Section 3 deals with the protection from civil liability of persons who have reported child abuse to designated persons in the health boards or any member of the Garda. It is designed to provide statutory immunity for any person who reports child abuse reasonably and in good faith. The amendment proposed by Senators Jackman and Coghlan was previously put forward by Deputy Shatter on Report Stage in the Dáil. It proposes that statutory immunity should be provided to persons who report child abuse, reasonably and in good faith, to members of a governing body of [587] a sport or committee of a sports club. Subsection (2) of the amendment requires a governing body or committee to convene a meeting where such a report is received to establish if there are grounds for complaint. If it considers that such grounds exist, the governing body or committee is then required to inform the health board or the Garda. Subsection (3) proposes that actions taken by a club in respect of an employee accused of abuse, such as suspension from training, should also benefit from the statutory immunity.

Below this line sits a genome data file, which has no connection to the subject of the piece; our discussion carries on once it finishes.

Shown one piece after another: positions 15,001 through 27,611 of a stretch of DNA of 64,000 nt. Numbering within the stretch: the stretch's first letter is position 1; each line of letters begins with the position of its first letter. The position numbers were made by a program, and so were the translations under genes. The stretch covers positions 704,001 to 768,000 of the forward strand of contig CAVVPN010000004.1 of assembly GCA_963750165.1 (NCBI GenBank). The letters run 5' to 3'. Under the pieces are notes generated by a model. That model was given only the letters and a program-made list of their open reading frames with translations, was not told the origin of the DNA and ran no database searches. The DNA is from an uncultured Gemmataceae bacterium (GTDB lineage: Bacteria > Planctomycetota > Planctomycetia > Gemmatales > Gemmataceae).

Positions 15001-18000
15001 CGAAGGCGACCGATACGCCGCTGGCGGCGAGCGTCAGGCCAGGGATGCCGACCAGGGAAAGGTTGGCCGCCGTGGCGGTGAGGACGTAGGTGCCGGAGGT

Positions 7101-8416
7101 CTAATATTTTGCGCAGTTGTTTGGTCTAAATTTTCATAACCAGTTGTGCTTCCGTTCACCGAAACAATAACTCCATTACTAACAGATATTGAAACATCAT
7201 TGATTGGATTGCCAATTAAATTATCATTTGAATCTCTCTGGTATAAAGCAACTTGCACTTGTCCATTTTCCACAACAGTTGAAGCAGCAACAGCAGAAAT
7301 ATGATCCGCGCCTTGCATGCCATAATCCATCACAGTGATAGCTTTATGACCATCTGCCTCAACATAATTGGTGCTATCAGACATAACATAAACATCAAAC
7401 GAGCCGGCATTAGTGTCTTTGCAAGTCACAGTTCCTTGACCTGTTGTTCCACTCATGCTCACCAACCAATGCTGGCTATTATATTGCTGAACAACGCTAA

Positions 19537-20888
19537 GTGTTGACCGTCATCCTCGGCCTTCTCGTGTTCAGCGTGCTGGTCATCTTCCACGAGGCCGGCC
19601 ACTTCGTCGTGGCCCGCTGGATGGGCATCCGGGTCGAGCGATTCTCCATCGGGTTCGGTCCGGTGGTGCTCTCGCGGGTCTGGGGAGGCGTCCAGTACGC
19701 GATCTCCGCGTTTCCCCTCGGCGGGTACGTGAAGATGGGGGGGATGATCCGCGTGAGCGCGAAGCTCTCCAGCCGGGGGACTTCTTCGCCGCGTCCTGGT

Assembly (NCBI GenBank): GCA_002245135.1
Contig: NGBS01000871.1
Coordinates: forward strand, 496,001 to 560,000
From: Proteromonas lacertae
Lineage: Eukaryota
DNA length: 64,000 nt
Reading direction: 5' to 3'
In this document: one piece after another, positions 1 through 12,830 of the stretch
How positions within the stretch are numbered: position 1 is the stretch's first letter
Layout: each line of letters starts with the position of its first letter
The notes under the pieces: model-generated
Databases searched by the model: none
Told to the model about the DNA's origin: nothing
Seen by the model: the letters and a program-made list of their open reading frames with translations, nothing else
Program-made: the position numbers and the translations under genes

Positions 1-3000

I will now outline the difficulties surrounding the amendment. The thrust of the Bill is to encourage reporting of abuse to the statutory authorities. This is good reporting practice because trained personnel will be able to investigate reports and take objective decisions regarding allegations. The State has devoted considerable resources to strengthening the child protection service so that reports can be dealt with in a structured, caring and professional way. I need not add that the State must provide an even greater level of financial support in this area.

As I pointed out on previous occasions, the Government has given a commitment to introduce legislation on the mandatory reporting of child abuse. When such legislation is introduced it will be entirely unworkable unless reports are made to the authorities with a statutory responsibility in this area. If we introduce statutory immunity for reporting to club committees, we will be contradicting this central tenet of any future legislation. Senators are aware of the complexities of mandatory reporting and on Second Stage I outlined how I intend to prepare the way for the introduction of this measure.